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  • Library AND Information Service

School of Accountancy: Searching for sources

Effective Searching

Databases contains articles with information that will guide you to the answers you seek. Instead of searching with questions on databases, you have to search for information using KEYWORDS.

When extracting KEYWORDS from your assignment or essay, you need to look at the key concepts that encapsulate your assignment.

Example:

Is it true that economic growth makes the rich richer and the poor poorer?

KEYWORDS:

  • Economic growth
  • Inequality OR income inequality

Note: The concepts that you are looking for are not always expressed in the
language of the assignment or question, but often through other related terms.

See the Guide for step-by-step instructions.

AND – returns results with both keywords. AND usually limits the search results
OR – returns results with one or the other keyword.It broadens your results by connecting two or more synonyms.
NOT – returns results excluding specific keywords

Use the Boolean Machine for visualizing the effects of Boolean operators .

More tips:

Quotation Marks “ ” – keep keywords together, for exact phrase searching
Brackets ( ) – keep concepts together, used for synonyms

Example:

("green energy" OR "sustainable energy" OR "renewable energy") AND (logistics OR "supply chain")

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Use the "Search strategy builder" to help you create a search string, using Boolean logic. You can cut and paste the results into most databases’ search boxes.

 

Building blocks Search strategy
Identify keywords, write next to each other
Think of synonyms or alternatives for these words
Write these words under the corresponding keywords in blocks

Example
Find articles about the tax treatment and regulations of cryptocurrencies
Tax                       cryptocurrency                      Regulation
levy                       virtual currency                    rules
tariff                      bitcoin                                   policy
fee                        digital currency                    act
rate                       peercoin                             

Combine rows with AND and columns with OR operators.
Search string: (tax OR levy OR tariff OR fee OR rate) AND (cryptocurrency OR "virtual currency" OR bitcoin OR "digital currency" OR peercoin) AND (regulation OR rules OR policy OR act)

 

Quick-and-easy” search method

Steps:

1. What would be the title of your search?
2. Identify the main keywords
3. Which keyword is most vital (and which next)?
4. think about some proper search terms (other than those words jotted down already, synonyms, related terms, scientific names etc.)

5. Compose a simple query using a few important terms linked by ‘AND’ or ‘OR’ operators

Use quotation marks “…” for adjacent words or two or more words that make up a single concept (e.g. “attention deficit disorder”). Group synonyms and related terms together in brackets

5. The search engine or database will give lists of records. Reduce the number of records displayed and increase relevancy by restricting them according to publication date, etc.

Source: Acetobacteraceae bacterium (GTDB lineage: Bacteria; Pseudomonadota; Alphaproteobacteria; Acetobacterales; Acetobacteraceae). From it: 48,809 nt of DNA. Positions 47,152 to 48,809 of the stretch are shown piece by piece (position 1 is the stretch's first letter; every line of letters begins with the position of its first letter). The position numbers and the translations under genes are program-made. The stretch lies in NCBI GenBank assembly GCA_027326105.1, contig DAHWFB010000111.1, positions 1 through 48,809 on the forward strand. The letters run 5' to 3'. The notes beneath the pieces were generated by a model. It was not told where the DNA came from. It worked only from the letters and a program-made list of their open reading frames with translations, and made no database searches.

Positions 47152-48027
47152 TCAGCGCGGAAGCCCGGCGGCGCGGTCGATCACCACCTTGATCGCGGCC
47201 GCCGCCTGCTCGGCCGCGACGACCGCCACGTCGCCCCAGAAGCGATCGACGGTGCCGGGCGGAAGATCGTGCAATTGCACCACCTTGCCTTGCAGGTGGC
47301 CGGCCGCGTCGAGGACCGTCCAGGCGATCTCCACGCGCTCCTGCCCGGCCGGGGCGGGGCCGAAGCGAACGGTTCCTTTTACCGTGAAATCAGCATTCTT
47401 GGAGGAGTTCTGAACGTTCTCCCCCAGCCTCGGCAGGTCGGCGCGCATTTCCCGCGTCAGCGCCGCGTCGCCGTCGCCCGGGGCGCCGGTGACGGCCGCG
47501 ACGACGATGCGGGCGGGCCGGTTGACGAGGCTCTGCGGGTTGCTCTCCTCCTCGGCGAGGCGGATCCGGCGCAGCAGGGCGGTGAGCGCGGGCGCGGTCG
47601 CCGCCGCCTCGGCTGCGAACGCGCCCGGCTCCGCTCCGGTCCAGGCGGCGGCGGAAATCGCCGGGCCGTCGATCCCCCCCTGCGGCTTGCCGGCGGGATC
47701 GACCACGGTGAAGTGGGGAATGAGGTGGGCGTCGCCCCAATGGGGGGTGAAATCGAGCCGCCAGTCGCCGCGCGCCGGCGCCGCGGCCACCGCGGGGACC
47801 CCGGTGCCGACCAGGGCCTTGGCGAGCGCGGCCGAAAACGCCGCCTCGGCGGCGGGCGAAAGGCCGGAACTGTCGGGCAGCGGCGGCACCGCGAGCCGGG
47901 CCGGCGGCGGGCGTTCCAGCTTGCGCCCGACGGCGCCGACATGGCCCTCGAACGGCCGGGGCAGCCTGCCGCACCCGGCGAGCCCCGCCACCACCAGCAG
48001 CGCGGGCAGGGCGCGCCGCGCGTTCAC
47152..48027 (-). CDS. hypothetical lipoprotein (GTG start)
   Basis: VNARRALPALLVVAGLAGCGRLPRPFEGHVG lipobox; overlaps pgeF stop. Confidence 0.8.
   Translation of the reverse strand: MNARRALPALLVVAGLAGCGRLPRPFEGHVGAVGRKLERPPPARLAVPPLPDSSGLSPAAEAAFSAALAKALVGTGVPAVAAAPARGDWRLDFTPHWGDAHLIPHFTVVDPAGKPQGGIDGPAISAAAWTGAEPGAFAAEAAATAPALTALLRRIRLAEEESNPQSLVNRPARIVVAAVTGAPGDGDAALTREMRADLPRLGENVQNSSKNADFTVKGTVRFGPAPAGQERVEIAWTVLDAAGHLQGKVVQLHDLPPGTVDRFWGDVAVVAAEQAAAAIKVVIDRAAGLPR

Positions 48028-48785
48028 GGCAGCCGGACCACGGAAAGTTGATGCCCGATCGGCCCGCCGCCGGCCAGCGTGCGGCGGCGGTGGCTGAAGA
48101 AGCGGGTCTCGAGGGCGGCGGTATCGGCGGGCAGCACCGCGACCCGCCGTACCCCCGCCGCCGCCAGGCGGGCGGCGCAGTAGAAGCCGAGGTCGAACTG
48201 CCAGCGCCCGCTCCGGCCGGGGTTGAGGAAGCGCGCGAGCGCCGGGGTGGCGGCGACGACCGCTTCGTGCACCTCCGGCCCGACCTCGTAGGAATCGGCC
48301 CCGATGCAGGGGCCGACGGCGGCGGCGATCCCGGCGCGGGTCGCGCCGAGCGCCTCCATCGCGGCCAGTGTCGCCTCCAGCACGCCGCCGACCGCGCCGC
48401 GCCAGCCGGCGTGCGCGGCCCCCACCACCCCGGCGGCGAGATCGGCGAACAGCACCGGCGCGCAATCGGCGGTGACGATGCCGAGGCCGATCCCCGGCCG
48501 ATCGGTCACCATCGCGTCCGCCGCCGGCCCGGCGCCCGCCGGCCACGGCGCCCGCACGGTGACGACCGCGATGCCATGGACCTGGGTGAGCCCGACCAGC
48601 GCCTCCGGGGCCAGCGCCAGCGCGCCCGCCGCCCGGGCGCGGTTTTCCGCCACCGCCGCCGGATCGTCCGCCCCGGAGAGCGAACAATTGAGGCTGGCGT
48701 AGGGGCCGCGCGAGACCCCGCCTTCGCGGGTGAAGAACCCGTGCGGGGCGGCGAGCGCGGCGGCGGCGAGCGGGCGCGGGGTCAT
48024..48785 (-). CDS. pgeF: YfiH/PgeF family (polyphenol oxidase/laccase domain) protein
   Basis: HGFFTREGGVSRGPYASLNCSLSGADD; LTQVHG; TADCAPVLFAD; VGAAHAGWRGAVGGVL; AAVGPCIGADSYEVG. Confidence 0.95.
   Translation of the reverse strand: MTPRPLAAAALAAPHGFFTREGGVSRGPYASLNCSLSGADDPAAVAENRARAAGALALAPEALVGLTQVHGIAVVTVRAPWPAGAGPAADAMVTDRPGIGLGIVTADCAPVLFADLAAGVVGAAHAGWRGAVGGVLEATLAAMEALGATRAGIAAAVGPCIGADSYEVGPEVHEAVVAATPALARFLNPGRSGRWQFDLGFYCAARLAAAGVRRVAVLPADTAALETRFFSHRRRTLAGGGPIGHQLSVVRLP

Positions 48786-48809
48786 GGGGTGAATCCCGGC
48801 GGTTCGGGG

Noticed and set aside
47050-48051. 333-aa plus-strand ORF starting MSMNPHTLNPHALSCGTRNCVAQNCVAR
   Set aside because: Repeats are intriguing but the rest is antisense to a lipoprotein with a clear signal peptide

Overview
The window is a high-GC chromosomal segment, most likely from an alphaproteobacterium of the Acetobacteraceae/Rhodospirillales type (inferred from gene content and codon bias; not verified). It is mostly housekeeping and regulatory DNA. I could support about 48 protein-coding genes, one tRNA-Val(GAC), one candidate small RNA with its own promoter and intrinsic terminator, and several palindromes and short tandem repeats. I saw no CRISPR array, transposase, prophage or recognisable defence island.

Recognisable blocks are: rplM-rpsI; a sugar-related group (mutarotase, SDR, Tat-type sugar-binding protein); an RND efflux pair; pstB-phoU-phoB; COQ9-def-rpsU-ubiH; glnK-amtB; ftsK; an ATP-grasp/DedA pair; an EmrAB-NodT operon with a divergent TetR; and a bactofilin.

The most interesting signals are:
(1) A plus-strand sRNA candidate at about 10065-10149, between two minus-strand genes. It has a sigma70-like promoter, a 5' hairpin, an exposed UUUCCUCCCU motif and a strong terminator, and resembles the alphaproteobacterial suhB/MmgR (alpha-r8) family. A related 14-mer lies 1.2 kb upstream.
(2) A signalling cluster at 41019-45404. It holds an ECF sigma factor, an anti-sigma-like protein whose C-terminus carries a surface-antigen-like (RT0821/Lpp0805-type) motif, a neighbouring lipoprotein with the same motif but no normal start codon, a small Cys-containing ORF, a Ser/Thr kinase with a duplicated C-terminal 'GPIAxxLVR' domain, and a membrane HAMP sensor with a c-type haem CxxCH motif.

My example:

The impact of genetically modified foods on our lives

Search terms: genetically modified food, GM food, transgenic food, food safety, food risks, allergic reactions, health

 Search string: (“genetically modified food” OR “GM food” OR “transgenic food) AND (food safety OR food risks OR allergic reactions OR health)

Search example

Discuss the risks that the array of new technologies can pose and the associated governance dilemmas

Keywords:
Search String:

Google & Google Scholar

What is a Library Links preference on Google Scholar and how can I do it from home?

A Library Links preference allows you set your preferred Library Choice in Google Scholar. It will then automatically detect when an article is freely available via any of the electronic platforms that Stellenbosch University Library subscribes to. Use the guide below to change your Google Scholar settings on your own computer.

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*Google puts an AND between spaces

*Case does not matter - except for operators (AND/OR/NOT)Can use + (AND) or - (NOT)

*Word order matters, Google ranks results according to the order you search in

*Google ignores punctuation

 
Search specific domains:
intitle:
inurl:
Search specific files or results:

     filetype:

A URL (Uniform Resource Locator) is a web address for a page or document on the World Wide Web. We can make some educated guesses about the reliability of a web site if we know a little about URLs. 

Each URL (for example http://www.whitehouse.gov/about/internships), consists of an access protocol (http), a domain name (www.whitehouse.gov), and an optional path to a file or resource residing on that server (about/internships).

The domain name indicates the organization responsible for the site (www.whitehouse.gov in the example above). The top-level domain indicates the type of site (gov in the example above).

The most common top-level domains and the type of site they indicate are:

  • com     commercial business or for-profit organizations
  • co.za   commercial South Africa
  • gov      United States government agencies
  • gov.za   government South Africa
  • edu      educational institutions
  • ac        academic institutions
  • mil       United States military organizations
  • org       non-profit organizations

In general, .gov and .edu web sites are more reliable than .com web sites.